Vortex and Fluidic Flowmeters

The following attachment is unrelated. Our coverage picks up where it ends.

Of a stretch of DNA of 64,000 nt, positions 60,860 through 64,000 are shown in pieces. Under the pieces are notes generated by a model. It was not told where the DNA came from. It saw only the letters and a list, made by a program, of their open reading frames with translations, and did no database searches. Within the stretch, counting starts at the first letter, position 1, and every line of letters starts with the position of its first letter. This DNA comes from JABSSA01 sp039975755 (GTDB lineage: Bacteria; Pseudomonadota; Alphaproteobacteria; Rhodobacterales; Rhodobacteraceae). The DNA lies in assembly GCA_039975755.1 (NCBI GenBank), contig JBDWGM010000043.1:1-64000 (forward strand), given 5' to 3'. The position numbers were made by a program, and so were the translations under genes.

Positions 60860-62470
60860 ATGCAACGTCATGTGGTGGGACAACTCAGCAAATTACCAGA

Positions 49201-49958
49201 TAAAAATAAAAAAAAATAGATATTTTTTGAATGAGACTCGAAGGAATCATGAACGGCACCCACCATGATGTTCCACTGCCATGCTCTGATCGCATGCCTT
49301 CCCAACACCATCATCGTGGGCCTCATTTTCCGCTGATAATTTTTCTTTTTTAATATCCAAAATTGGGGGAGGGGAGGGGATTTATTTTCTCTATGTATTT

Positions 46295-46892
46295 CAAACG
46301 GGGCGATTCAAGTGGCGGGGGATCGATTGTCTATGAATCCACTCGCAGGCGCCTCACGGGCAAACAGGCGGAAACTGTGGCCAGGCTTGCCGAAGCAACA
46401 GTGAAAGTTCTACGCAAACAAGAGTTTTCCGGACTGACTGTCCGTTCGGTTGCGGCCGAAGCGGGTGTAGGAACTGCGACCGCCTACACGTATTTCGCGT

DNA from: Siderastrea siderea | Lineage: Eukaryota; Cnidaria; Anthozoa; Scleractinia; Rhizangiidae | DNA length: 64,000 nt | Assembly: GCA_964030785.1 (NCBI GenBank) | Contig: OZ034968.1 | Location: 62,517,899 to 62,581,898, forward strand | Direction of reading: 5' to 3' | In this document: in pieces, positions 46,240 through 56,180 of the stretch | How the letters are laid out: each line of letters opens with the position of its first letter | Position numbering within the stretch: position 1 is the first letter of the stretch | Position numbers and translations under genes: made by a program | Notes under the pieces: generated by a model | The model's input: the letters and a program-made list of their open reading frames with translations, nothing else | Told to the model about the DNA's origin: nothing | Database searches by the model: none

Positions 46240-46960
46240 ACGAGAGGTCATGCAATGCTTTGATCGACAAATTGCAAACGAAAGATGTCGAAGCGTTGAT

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A. Vortex B. Fluidic-shedding Coanda effect C. Vortex precession (Swirlmeter™) Services A. Gas, steam, reasonably clean liquids B. Gas, reasonably clean liquids C. Gas, steam, reasonably clean liquids Size Ranges Available A. 0.5 to 12 in. (13 to 300 mm), also probes B. 0.5 to 4 in. (13 to 100 mm); up to 12 in. (300 mm) in bypass versions C. 0.5 to 12 in. (13 to 300 mm) Detectable Flows A. Water, 2 to 10,000 GPM (8 l/min to 40 m3/hr); air, 3 to 12,000 SCFM (0.3 to 1100 SCMM); steam (D&S at 150 PSIG [10.4 bars]), 25 to 250,000 lbm/hr (11 to 113,600 kg/hr) B. Water, 0.033 to 1000 GPM (0.125 to 4000 l/min); fluids, to 80 cSt C. Water, 2 to 10,000 GPM (8 l/min to 40 m3/hr); air, 3 to 12,000 SCFM (0.3 to 1100 SCMM); steam (D& 2.30 Vortex and Fluidic Flowmeters FI FE J G KOPP (1969) W H BOYES D J LOMAS (1982) B G LIPTÁK (1995) (2003) Flow Sheet Symbol 384 © 2003 by Béla Lipták Types A Vortex B Fluidic-shedding Coanda effect C Vortex precession (Swirlmeter™) Services A Gas, steam, reasonably clean liquids B Gas, reasonably clean liquids C Gas, steam, reasonably clean liquids Size Ranges Available A 0.5 to 12 in (13 to 300 mm), also probes B 0.5 to in (13 to 100 mm); up to 12 in (300 mm) in bypass versions C 0.5 to 12 in (13 to 300 mm) Detectable Flows A Water, to 10,000 GPM (8 l/min to 40 m /hr); air, to 12,000 SCFM (0.3 to 1100 SCMM); steam (D&S at 150 PSIG [10.4 bars]), 25 to 250,000 lbm/hr (11 to 113,600 kg/hr) B Water, 0.033 to 1000 GPM (0.125 to 4000 l/min); fluids, to 80 cSt C Water, to 10,000 GPM (8 l/min to 40 m /hr); air, to 12,000 SCFM (0.3 to 1100 SCMM); steam (D&S at 150 PSIG [10.4 bars]), 25 to 250,000 l/hr (11 to 113,600 kg/hr) Flow Velocity Range A and C Liquids, to 33 ft/s (0.3 to 10 m/s) Gas and steam, 20 to 262 ft/s (6 to 80 m/s) Minimum Reynolds Numbers A Below Re of 8000 to 10,000, meters not function at all; for best performance, Re should exceed 20,000 in sizes under in (100 mm) and exceed 40,000 in sizes above in B Re = 3000; some models claim Re = 400 at specified inaccuracy, with reading down to Re = 75 C Same as A Output Signals A, B, C linear pulses or analog Design Pressure A 2000 PSIG (138 bars) B 600 PSIG (41 bars) below in (50 mm); 150 PSIG (10.3 bars) above in C 2000 PSIG (138 bars) Design Temperature A −330 to 750°F (−201 to 400°C) B to 250°F (−18 to 120°C) C −330 to 750°F (−201 to 400°C) Materials of Construction A Mostly stainless steel, some in plastic B Cast bronze, plastic, stainless, and some specialty metals C Mostly stainless steel, specialty alloys available Rangeability A Reynolds number at maximum flow divided by minimum Re of 20,000 or more B Reynolds number at maximum flow divided by minimum Re of 3000 (400 for some models) C Reynolds number at maximum flow divided by minimum Re of 20,000 or more 2.30 Vortex and Fluidic Flowmeters Inaccuracy A 0.5 to 1% of rate for liquids, to 1.5% of rate for gases and steam with pulse outputs; for analog outputs, add 0.1% of full scale B to 2% of actual flow for liquids, 1% of rate for gases claimed C 0.5 to 1% of rate for liquids, to 1.5% of rate for gases and steam with pulse outputs; for analog outputs, add 0.1% of full scale Cost A Plastic and probe units cost between $250 and $1500; stainless steel units in small sizes cost about $2500; insertion types cost about $3000 B Small versions for domestic water or heat metering cost between $50 and $125; larger versions including bypass meters cost between $300 and $1500 C Stainless-steel units in small sizes cost about $2500, specialty materials are extra Partial List of Suppliers A Aaliant Div of Venture Measurement (www.venturemeas.com) ABB Instrumentation (www.abb.com) Asahi America (www.asahi-america.com) Bopp & Reuther (Heinrichs) Daitron (Saginomiya) Delta Controls (www.deltacontrols.com) Eastech Badger (www.eastechbadger.com) EMCO (www.emcoflow.com) Endress+Hauser Inc (www.endress.com) The Foxboro Co (www.foxboro.com) GF Signet (www.gfsignet.com) Hangzhou Zhenhua Meter Factory Honeywell (www.honeywell.com) J-Tec Associates (www.j-tecassociates.com) Krohne America (www.krohne.com) Metron Technology (www.metrontechnology.com) Nano-Master (www.nanomaster.com) Rosemount (now Emerson Process Measurement) (www.rosemount.com) Sparling (www.sparlinginstruments.com) Spirax Sarco Inc (www.spiraxsarco.com) Tokyo Keiso (www.tokyokeiso.co.jp/english/index-e.htm) Vortek Yamatake (www.yamatake.co.jp) Yokogawa (www.yca.com) Yuyao Yinhuan Flowmeter Instrument Co Zheijiang Tancy Instrument Co B Actaris Metering Systems (formerly Schlumberger) (www.actaris.com) Fluid Inventor AB (www.fluidinventor.se) Severn Trent Services (formerly Fusion Meter) (www.severntrentservices.com) Sontex BV (www.sontex.com) C ABB Instrumentation (www.abb.com) This section is devoted mainly to the vortex-shedding flowmeter and its variations, including the earlier designs of vortexprecession (swirl) meters and the recent combination designs of vortex bypass elements around orifices Included in this category of devices are oscillating fluidic flowmeters using the Coanda effect THE VORTEX SHEDDING PHENOMENON It was Tódor von Kármán who discovered that, when an obstruction (a nonstreamlined object) is placed in the path of a flowing stream, the fluid is unable to remain attached to the object on its downstream sides and will alternately separate (shed) from one side and then the other The slow-moving © 2003 by Béla Lipták 385 fluid in the boundary layer on the bluff body becomes detached on the downstream side and rolls into eddies and vortices (Figure 2.30a) Von Kármán also noticed that the distance between the shed vortices is constant, regardless of flow velocity Stated in terms of a flag fluttering in the wind, what von Kármán discovered is that the intervals between vortices (1) (or the wavelength of fluttering) is constant and is only a function of the diameter of the flag pole (d) Therefore, the faster the wind, the faster the vortices are formed, and the faster the flag flutters as a consequence—but without changing its wavelength Later, Strouhal determined that, as long as the Reynolds number of the flowing stream is between 20,000 and 7,000,000, the ratio between the shedder width (d) and the vortex interval (1) is 0.17 This number is called the Strouhal number 386 Flow Measurement Thermistor Sensor d V Flow 1D I FIG 2.30a The distance between the Kármán vortices (l) is only a function of the width of the obstruction (d), and therefore the number of vortices per unit of time gives flow velocity (V) Magnetic Pickup Nickel Shuttle Ball Therefore, if one knows the vortex shedder width (d) and has a detector that is sensitive enough to count the vortices and determine the vortex frequency ( f), one can measure the flowing velocity of any substances as flow velocity = ( f × d )/(0.17) = kfd 2.30(1) In building a flowmeter based on Kármán’s principle, the manufacturer usually selects an obstruction width (d) that is one-quarter of the pipe diameter (ID) As long as the obstruction is not eroded or coated, as long as the pipe Reynolds number is high enough to produce vortices, and as long as the detector is sensitive enough to detect these vortices (for gases such as hydrogen, the forces produced by the vortices are very small), the result is a flowmeter that is sensitive to flow velocity and insensitive to the nature of the flowing media (liquid, gas, steam), the density, the viscosity, the temperature, the pressure, and any other properties THE DETECTOR As a vortex is shed from one side of the bluff body, the fluid velocity on that side increases, and the pressure decreases On the opposite side, the velocity decreases, and the pressure increases, thus causing a net pressure change across the bluff body The entire effect is then reversed as the next vortex is shed from the opposite side Consequently, the velocity and pressure distribution adjacent to the bluff body change at the same frequency as the vortex shedding frequency changes Various detectors can be used to measure one of the following: The oscillating flow across the face of the bluff body The oscillating pressure difference across the sides of the bluff body A flow through a passage drilled through the bluff body The oscillating flow or pressure at the rear of the bluff body The presence of free vortices in the downstream to the bluff body © 2003 by Béla Lipták FIG 2.30b Shuttle-ball and shuttle-flow-type early vortex flowmeter detectors A flow-sensitive detector can be either a heated thermistor element or a spherical magnetic shuttle (with the movement of the shuttle measured inductively) Detectors that are sensitive to pressure use metal diaphragms or vanes Pressure exerted on diaphragms can be converted into a variable capacitance or a variable strain on a piezoresistive, piezoelectric, or inductive sensor Pressure exerted on vanes can similarly be converted into an electrical signal through any of the aforementioned sensors Alternatively, the velocity components in the free vortices downstream of the bluff body can be used to modulate an ultrasonic beam diametrically traversing the meter housing Depending on the characteristics of the sensing system, the flowmeter will be suitable for liquid, gas, or both The earliest detector designs were highly sensitive to plugging and required frequent maintenance (Figure 2.30b) These devices were later replaced by units that could not plug and were of solid-state design (Figure 2.30c) The majority of these designs are still marketed and are well received by users who are not concerned about quick and convenient access to, and replacement of, the detector or about the reliability and sensitivity of heat transfer or ultrasonic detectors Still, the trend seems to be toward detectors that are modular, inexpensive, and interchangeable so they can be quickly replaced when necessary Several vortex flowmeter detectors on today’s market can be replaced easily (Figure 2.30d) In this design, the detector is a liquid-filled, double-faced diaphragm capsule with a piezoelectric crystal in the center that detects the vortex-produced pressure changes as they are transmitted through the filling liquid Other design modifications aim at compensating for background noise by using two detectors, one of which is exposed to vortex forces and the other is not, and using their difference as the measurement signal (Figure 2.30e) Other design 2.30 Vortex and Fluidic Flowmeters Ve lo city Ch ang Oscillator Preamplifier Vortex Generating Strut Fixed Vortex Generating Strut 387 Receiver Thermistor Sensors e w Flo Strain Gauge Flow Velocity Across Front Face Cantilevered Strut Pressure at Rear of Bluff Body Ultrasonic Transmitter Free Vortices FIG 2.30c Solid-state vortex flowmeter designs with limited accessibility to their sensors Sensor Assembly Detector Washer Flow Dam Body Flange Nuts (4) FIG 2.30d Piezoelectric capsule detector element is removable from flow element (Courtesy of The Foxboro Co.) Flow+Noise Noise Amplifier Output Piezo Elements Bluff Body Lift Force FIG 2.30e Dual detector serves noise compensation (Courtesy of Johnson Yokogawa Corp of America.) © 2003 by Béla Lipták FIG 2.30f Separating the rugged obstruction and the detector allows the detector to be much more sensitive to the pressure waves The increases in the forces detected allows for the use of more rugged (less sensitive and therefore less fragile) sensors (Courtesy of EMC Co.) modifications aim at amplifying the signal generated by lowenergy vortices, such as by low-density gases One approach is to use two detector elements (capacitance or piezoelectric) and measure the difference between their signals This tends to amplify the detector output because, as the vortices emerge on alternate sides of the flow element, the two detectors sense the forces acting on the two different sides of the element Still another method of amplifying the vortex forces is by physically separating the vortex shedding element and the vortex force detector (Figure 2.30f) If the vortex forces are Flow Measurement Meter Factor-P/m3 388 2430 Air at 14.7 lb/in2 Water ± 0.5% Audible Cavitation 2420 2410 2400 104 105 106 Pipe Reynolds Number 107 FIG 2.30g Typical calibration curves for a in (76 mm) vortex meter showing the close correlation between water and atmospheric air calibrations amplified, the force detectors can be made less sensitive and therefore more rugged and reliable The types of detectors in use as of this writing are listed below: • • • • • • mechanical thermal ultrasonic strain gauge capacitance piezoelectric It would seem that the piezoelectric designs (particularly their dual or differential versions) dominate the market, but other designs claim superior performance under certain operating conditions The manufacturers of the capacitance design, for example, claim superior immunity to pipe vibration effects The fundamental meter output is a frequency signal in all cases, which can be fed directly into digital electronic units for totalization and/or preset batching, into computers, or into data loggers The frequency signal also can be converted into a conventional 4- to 20-mA DC analog signal for flow rate indication, recording, and control purposes Most meters are available in either a standard form or in a design to satisfy Division explosion-proof area requirements Features The vortex-shedding meter provides a linear digital (or analog) output signal without the use of separate transmitters or converters, simplifying equipment installation Meter accuracy is good over a potentially wide flow range, although this range depends on operating conditions The shedding frequency is a function of the dimensions of the bluff body and, being a natural phenomenon, ensures good long-term stability of calibration and repeatability of better than ±0.15% of rate There is no drift, because this is a frequency system The meter does not have any moving or wearing components, which provides improved reliability and reduced maintenance Maintenance is further reduced by the fact that there are no valves or manifolds to cause leakage problems The absence of manifolds and valves results in a particularly safe installation, an important consideration when the process fluid is hazardous or toxic © 2003 by Béla Lipták If the sensor utilized is sufficiently sensitive, the same vortex-shedding meter can be used on both gas and liquid In addition, the calibration of the meter is virtually independent of the operating conditions (viscosity, density, pressure, temperature, and so on) whether the meter is being used on gas or liquid (see Figure 2.30g) The vortex-shedding meter also offers a low installed cost, particularly in pipe sizes below in (152 mm) diameter, which compares competitively with the installed cost of an orifice plate and differential pressure transmitter The limitations include meter size range Meters below 0.5 in (12 mm) diameter are not practical, and meters above 12 in (30.0 mm) have limited application as a result of their high cost (compared to an orifice system) and their limited output pulse resolution The number of pulses generated per unit volume decreases on a cube law with increasing pipe diameter Consequently, a 24-in (610-mm) diameter vortexshedding meter with a typical blockage ratio of 0.3 would have a full-scale frequency output of only approximately Hz at 10 ft/s (3 m/s) fluid velocity Selection and Sizing As the first step in the selection process, the operating conditions (process fluid temperature, ambient temperature, line pressure, and so on) should be compared with the meter specification The meter wetted materials (including bonding agents) and sensors should then be checked for compatibility with the process fluid with regard to both chemical attack and safety With oxygen, for example, nonferrous materials should be used because of the reactive nature of oxygen Applications in which there are large concentrations of solids, two-phase flow, or pulsating flow should be avoided or approached with extreme caution The meter minimum and maximum flow rates for the given application should then be established (See Figures 2.30h and 2.30i, and Table 2.30j.) A typical performance curve for a vortex-shedding flowmeter is shown in Figure 2.30g The meter minimum flow rate is established by a Reynolds number of 10,000 to 10,500, the fluid density, and a minimum acceptable shedding frequency for the electronics The maximum flow rate is governed by the meter pressure loss (typically, two velocity heads), the onset of cavitation with liquids, and sonic velocity flow (choking) with gases Consequently, the flow range for 2.30 Vortex and Fluidic Flowmeters 1.2 to S.G 22.0 GPM 0.5" 1.2 cSt S.G 79.3 GPM 1" 1.21 cSt S.G 187 GPM 1.5" 1.21 cSt S.G 2" 309 GPM 1.21 cSt S.G Minimum Flow Rate Based on Specific Gravity (Accuracy is 0.75% FS) Maximum Flow Rates 680 GPM 3" 1.2 cSt S.G 1170 GPM 4" Flow Rate at Which Accuracy Improves to 0.75% of Rate Based on Kinematic Viscosity (Re = 20,000) 1.2 cSt S.G 2660 GPM 6" 16 cSt 0.9 0.6 S.G 4620 GPM 8" 16 0.6 cSt S.G 7170 GPM 10" 0.4 S.G 16 cSt 10,300 GPM 12" 389 10 100 16 1000 32 cSt 10,000 Flow Rate (GPM) FIG 2.30h Sizing chart for liquid flow measurement Note that minimum flows are limited by both specific gravity (water SG = 1) and viscosity limitations (To convert to metric units use: in = 25.4 mm, GPM = 3.78 lpm) (Courtesy of Endress+Hauser Inc.) any application depends totally on the operating fluid viscosity, density, and vapor pressure, and the application’s maximum flow rate and line pressure On low-viscosity products such as water, gasoline, and liquid ammonia, and with an application maximum velocity of 15 ft/s (4.6 m/s), vortexshedding meters can have a rangeability of about 20:1 with a pressure loss of approximately PSIG (27.4 kPa) The meter’s good (of-rate) accuracy and digital linear output signal make its application over wide flow ranges a practical proposition The rangeability declines proportionally with increases in viscosity, decreases in density, and reductions in the maximum flow velocity of the process Vortex-shedding meters are therefore unsuitable for use on high-viscosity liquids For liquid applications, it is necessary to verify that sufficient line pressure exists to prevent cavitation in the vortex meter The maximum pressure drop in a vortex-shedding © 2003 by Béla Lipták meter is in the region of the bluff body, and there is a considerable pressure recovery by the meter outlet Upstream line pressure requirements vary from one meter design to another, but a typical minimum acceptable upstream pressure requirement (to protect against cavitation) is given by the expression, Upstream pressure ≥ 1.3(vapor pressure + 2.5 × net pressure loss across the meter) Cavitation conditions must be avoided at all costs, as no material can stand up to the damage caused by cavitation One might approximate the minimum upstream pressure required to avoid cavitation (Pmin) on the basis of the maximum velocity expected in the pipeline (Vmax) as follows: Pmin = (1.3) Pv + (2.5)Vmax g 2.30(2) 390 0.5" Flow Measurement 0.1 05 lb/ft3 0.5 1" lb/ft3 0.1 05 0.5 1.5" 15.0 ACFM 0.5 2" 88.3 ACFM lb/ft3 0.1 05 3" 4" Minimum Flow Rate Based on Density (lb/ft3) lb/ft3 0.1 05 0.5 0.5 208 ACFM 344 ACFM lb/ft3 0.1 05 lb/ft3 0.1 05 0.5 Maximum Flow Rates 757 ACFM 0.1 05 05 1300 ACFM lb/ft3 2960 ACFM 6" 0.5 lb/ft3 0.1 05 5140 ACFM 8" 0.5 0.1 05 lb/ft3 7980 ACFM 10" 12" 0.5 10 100 Flow Rate (ACFM) 0.5 0.1 05 1000 lb/ft3 11,500 ACFM 10,000 FIG 2.30i Sizing chart for gas and vapor flow detection: For extremely dense gases, the maximum flow may be less than shown Gases with extremely low densities (e.g., hydrogen, helium) may not be measurable Note that minimum flows are a function of flowing density To convert to 3 metric units use: in = 25.4 mm, ACFM = 0.02832 ACMM, and lb/ft = 16 kg/m (Courtesy of Endress+Hauser Inc.) where Pmin = minimum required upstream pressure in feet of liquid head Pv = vapor pressure of the flowing liquid at maximum operating temperature in feet of liquid head Vmax = maximum anticipated flowing velocity in feet per second g = gravitational acceleration constant of 32.2 having the units square feet per second Vortex-shedding flowmeters cannot survive cavitation, but they can survive episodes of flashing (i.e., when some of the incoming liquid stream is permanently vaporized in the flowmeter) If the liquid gases, the vortex-shedding flowmeter will not be mechanically damaged (although the meter output will be seriously in error) Installation Requirements Vortex-shedding meters require a fully developed flow profile The length of upstream pipework necessary to ensure satisfactory approach conditions depends on the specific design of meter, the type of upstream disturbance present, and the © 2003 by Béla Lipták level of accuracy required Typical upstream and downstream pipework requirements for a variety of disturbances are given in Figure 2.30k Where there is a severe upstream disturbance, the resulting long, straight lengths of pipe can be reduced by fitting a radial vane or bundle-of-tubes flow-straightening element in the upstream pipework Wherever possible, however, the meter should be installed upstream of any severe source of disturbance such as regulating control valves The downstream straight pipe requirement is five times nominal meter diameter The meter can be installed in any attitude (horizontal or vertical), but it is not suitable for reverse flowmetering Other instrument connections (pressure, temperature) all should be located downstream of the flowmeter and more than five diameters away from it The flowmeter should be the same size as (or smaller than) the pipeline, but never larger The unit can be insulated for cryogenic or hightemperature services and can be provided with extension bonnets It should be installed in self-draining low points in the piping or in vertical upward flows to keep the meter flooded and to avoid air bubbles and standing liquid pools Block and bypass valves should be provided if the meter is TABLE 2.30j Sizing for Steam Flow in Lb/m/Hr Units*† Steam Pressure (PSIG) Meter Size (in.) 10 20 30 40 50 60 80 100 150 200 250 300 350 400 500 600 700 800 900 max 10 55 12 75 13 95 15 115 16 134 17 154 19 193 21 231 25 326 28 421 31 516 34 610 36 707 39 803 40 997 46 1197 51 1401 57 1611 63 1826 max 30 322 36 442 40 560 44 677 48 792 51 907 57 1140 63 1360 75 1920 85 2490 94 3040 102 3600 110 4170 117 4740 130 5880 143 6440 154 6970 166 7470 176 7950 1.5 max 72 761 84 1040 95 1320 104 1600 113 1870 121 2150 135 2690 148 3220 176 4550 200 5880 221 7190 241 8510 259 9850 276 11,200 308 13,900 337 15,200 365 16,500 391 17,700 417 18,800 max 119 1250 139 1720 156 2180 172 2640 186 3090 199 3530 223 4420 244 5310 290 7490 330 9680 365 11,900 397 14,000 427 16,200 455 18,500 507 22,900 556 25,100 601 27,100 645 29,100 686 31,000 max 261 2760 306 3790 344 4800 379 5800 410 6800 439 7780 491 9740 537 11,700 639 16,500 726 21,300 803 26,100 873 30,900 940 35,800 1000 40,600 1120 50,400 1220 55,200 1320 59,800 1420 64,100 1510 68,200 max 450 4760 528 6530 594 8280 653 10,000 707 11,700 756 13,400 846 16,800 927 20,200 1100 28,500 1250 38,800 1390 45,000 1510 53,200 1620 61,700 1730 70,100 1930 86,900 2110 95,200 2280 103,000 2450 110,000 2610 118,000 max 1020 10,800 1200 14,800 1350 18,800 1480 22,700 1600 26,600 1720 30,500 1920 38,100 2100 45,700 2500 64,600 2840 83,400 3140 102,000 3420 121,000 3680 140,000 3920 159,000 4370 197,000 4790 216,000 5180 234,000 5550 251,000 5910 267,000 max 1780 18,800 2080 25,700 2340 32,600 2570 39,400 2790 46,200 2980 52,900 3340 66,200 3650 79,400 4340 112,000 4930 145,000 5460 177,000 5940 210,000 6470 243,000 7120 276,000 8370 343,000 9600 375,000 10,800 406,000 12,000 435,000 13,200 464,000 10 max 2750 29,100 3230 39,900 3630 50,600 3990 61,200 4320 71,700 4630 82,100 5180 103,000 5670 123,000 6740 174,000 7660 225,000 8470 275,000 9210 326,000 10,000 377,000 11,000 429,000 13,000 532,000 14,900 582,000 16,800 630,000 18,600 676,000 20,500 720,000 12 max 3970 42,000 4660 57,600 5240 73,000 5760 88,300 6240 103,000 6670 118,000 7470 148,000 8180 178,000 9720 251,000 11,000 324,000 12,200 397,000 13,300 470,000 14,500 544,000 15,900 618,000 18,700 767,000 21,500 840,000 24,200 909,000 26,900 975,000 29,500 1,040,000 Tempsat °F 239 259 274 287 298 307 323 338 366 388 406 422 436 448 470 489 506 520 534 0.061 0.083 0.106 0.128 0.150 0.171 0.214 0.257 0.363 0.469 0.574 0.679 0.787 0.894 1.11 1.33 1.56 1.79 2.03 Densitysat lb/ft *To convert to metric units use: in = 25.4 mm, PSIG = 0.069 bars, and lbm = 0.454 kg †Courtesy of Endress + Hauser Instruments 2.30 Vortex and Fluidic Flowmeters 0.5 391 © 2003 by Béla Lipták 392 Flow Measurement Flow Inlet Outlet Reducer 15 × D 90° Elbow or T-Fitting - 90° Elbows in a Single Plane 20 × D 5×D 5×D Inlet - 90° Elbows in Two Planes Control Valve Outlet 40 × D 5×D 50 × D 5×D 2×D2×D 25 × D 5×D Flow Straightener 8×D 5×D 12 × D FIG 2.30k Straight pipe-run requirements as a function of upstream disturbance (Courtesy of Endress+Hauser Inc.) to be serviced while the process is in operation There should be no excessive pipe vibration in the area where the meter is installed, and gaskets should not protrude into the pipeline Detector Amplifier VORTEX-PRECESSION (SWIRL) METERS A predecessor of the vortex-shedding meter, the vortexprecession meter or Swirlmeter™, is currently manufactured by a single vendor and sold in combination with that vendor’s vortex-shedding product line, sharing common sensors, electronics, and programming features Construction of a typical vortex-precession (swirl) meter and the operating principles are illustrated in Figure 2.30l The fixed, swirl-inducing helical vanes at the entrance to the meter introduce a spinning or swirling motion to the fluid After the exit of the swirl vanes, the bore of the meter contracts progressively, causing the fluid to accelerate, but with the axis of rotation still on the centerline of the meter The swirling fluid then enters an enlarged section in the meter housing, which causes the axis of fluid rotation to change from a straight to a helical path The resulting spiraling vortex is known as vortex precession The frequency of precession is proportional to velocity and, hence, volumetric flow rate above a given Reynolds number The velocity of fluid in the vortex is higher than that of the surrounding fluid Consequently, as each vortex passes the sensor, there is a change in the local fluid velocity The frequency at which the velocity changes occur is proportional to volumetric flow rate and can be detected by piezoelectric or thermistor sensors Currently, the only vortex-precession meter in manufacture uses piezoelectric sensors © 2003 by Béla Lipták Swirl Guide Vanes Sensor Probe Flow Swirl Pressure Tap Precessing Swirl FIG 2.30l Construction of a typical vortex-precession (swirl) meter A flow straightener is fitted at the meter outlet to isolate the meter from downstream piping effects that might otherwise impair the development of the precessing vortex The internal components of the swirl meter required a significant amount of complex machining; thus, it is more expensive than some other meter types The swirl meter operates in most of the same applications as the vortex-shedding flowmeter but has the advantage that, since flow conditioning is done at the inlet and outlet of the meter body, virtually no upstream or downstream straight run is required for optimal installation The sole supplier currently furnishes the swirl meter and the vortex-shedding meter in interchangeable “kits.” 2.30 Vortex and Fluidic Flowmeters FLUIDIC (COANDA EFFECT) METERS or magnetic inductive pickup), providing a frequency output signal In fluidic meters, fluid entering the meter is entrained into a turbulent jet from its surroundings, causing a reduction in pressure The internal geometry of the meter body causes the jet to be deflected from its central position and initially attach itself to one of the side walls The jet curvature is sustained by the pressure differential across the jet If a sufficient volume of fluid is then introduced into the control port on that side, it will cause the jet to switch to the opposite side wall This is known as a Coanda effect The jet can be made to oscillate by one of two methods The simplest method is a relaxation oscillator In this system, the two ports are connected Fluid is sucked from the high-pressure side to the low-pressure side causing the jet to switch to the other wall The jet thus continues to oscillate as the fluid is sucked alternately from one side to the other The more commonly used system is the feedback oscillator (see Figure 2.30m) The deflected jet causes a lowpressure area at the control port At the upstream feedback passage, the pressure is higher due to a combination of the jet expansion and the stagnation pressure Thus, a small portion of the main stream of fluid is diverted through the feedback passage to the control port The feedback flow intersects the main flow and diverts it to the opposite side wall The whole feedback operation is then repeated, resulting in a continuous, self-induced oscillation of the flow between the side walls of the meter body The frequency of oscillation is linearly related to the volumetric flow rate above a minimum Reynolds number As the main flow oscillates between the side walls, the flow in the feedback passages oscillates between zero and a maximum value This frequency is detected by means of a sensor (either a thermistor Side Wall Control Port Characteristics The principal features include a lack of moving components, fixed calibration based on the geometry of the housing, linear digital or analog output, and good rangeability One advantage over vortex meters is that fluidic meters can operate down to a Reynolds number of 3000 The maximum flow range (dependent on size and viscosity) is 30:1 The complex housing shape largely dictates the operating pressure and maximum practical pipe diameter In practice, a 4-in (100-mm) diameter unit is the largest commercially available, and the operating pressure in this diameter is typically limited to 150 PSIG (1.03 MPa) Some vendors provide larger diameters up to 12 in (300 mm) by using a bypass flow tube design In this design, a flow restriction is placed in the tube, forcing fluid through the fluidic flowmeter mounted on top of the flow tube Although theoretically suitable for gaseous applications, fluidic meters have been used almost exclusively in liquid applications Recent experimentation by several manufacturers has produced fluidic flowmeters that appear to be able to meet AGA certification requirements for household gas meters, and one manufacturer has placed a fluidic-principle gas meter in distribution for industrial and commercial natural gas metering applications A special, separate converter is required for the meter, which, in some instances, can incorporate a pneumatic output As shown in Figure 2.30n, the meter factor in pulses per volume of flow passed remains within 1%, and therefore the measurement error remains well within 2% of actual flow between the Reynolds numbers of 3000 and 100,000 CONCLUSION (a) (b) Sensor (c) Feedback Passage FIG 2.30m Diagram of the mode of operation of a feedback oscillator © 2003 by Béla Lipták 393 The advantages of vortex-shedding flowmeters include their suitability for liquid, gas, and steam service; independence from viscosity, density, pressure, and temperature effects; low installed cost in smaller sizes; good accuracy and linearity without requiring calibration; wide rangeability; low maintenance using simple, easily accessible and interchangeable spare parts; simple installation; and direct pulse output capability In terms of disadvantages, they are not suitable for services that are dirty, abrasive, viscous, or mixed-flow (gas with liquid droplets, liquid with vapor bubbles), or that have low Reynolds numbers (below 20,000); the available choices in materials of construction are limited; the pulse resolution (number of pulses per gallon or liter) drops off in larger sizes; the pressure drop is high (two velocity heads); and substantial straight runs are required both upstream and downstream 394 Flow Measurement 530 520 510 K Factor Pulses/Gallon 500 490 480 470 460 ±2% of Rate 450 440 430 420 100 1000 10,000 100, 000 Reynolds Number FIG 2.30n The meter factors of a 1-in (25.4-mm) fluidic flowmeter stay accurate at lower values of Reynolds numbers than they for vortex-shedding flowmeters (Courtesy of Mycrosensor Inc.) Bibliography Baker, R., Flow Measurement Handbook, Oxford University Press, New York, 2000 Biles, R., Vortex flowmeter performance, Meas Control, September 1991 Carver, A and Brunson, C., Fluidic oscillation measurement proves a costeffective solution, Pipeline and Gas J., July 2001 Choices abound in flow measurement, Chemical Eng., April 1991 Cousins, T., The Performance and Design of Vortex Meters, Fluid Flow Conference, East Kilbride, UK, 1975 Gotthardt, W C., Is it real vortex flow or not? Meas Control, June 1991 Herzl, J., New Sensing Techniques and Modular Constructions as Applied to the Swirl Meter, ISA 28th Annual Conference, Pittsburgh, PA Honda, S., On the role of a target and sidewalls to fluidic oscillation, Flucome 2000 Proc., August 2000 Kawano, T et al., An Intelligent Vortex Glow Meter, ISA/92 Conference, Houston, TX, October 1992 © 2003 by Béla Lipták Lomas, D J., Vortex Meters—A practical review, Measurement Technology for the 80’s, ISA Symposium, Delaware, 1979 Medlock, R S., Vortex Shedding Meters, Liquefied Gas Symposium, London, 1978 New design flowmeters boost accuracy, Power, December 1976 Nissen, C., HPV meter, Meas Control, February 1989 O’Brien, C J., Fueling flowmeter accuracy, reliability, InTech, April 1989 Spitzer, D W., Flow Measurement, 2nd ed., ISA Press, Research Triangle Park, NC, 2001 Spitzer, D W., Industrial Flow Measurement, ISA Press, Research Triangle Park, NC, 1991 Satori, T., Vortex Flowmeter Application Report, ISA Conference, Houston, TX, 1984 Within, W G., Theory, Design and Application of Vortex Shedding Flowmeters, Measurement Technology for the 80’s, ISA Symposium, Delaware, 1979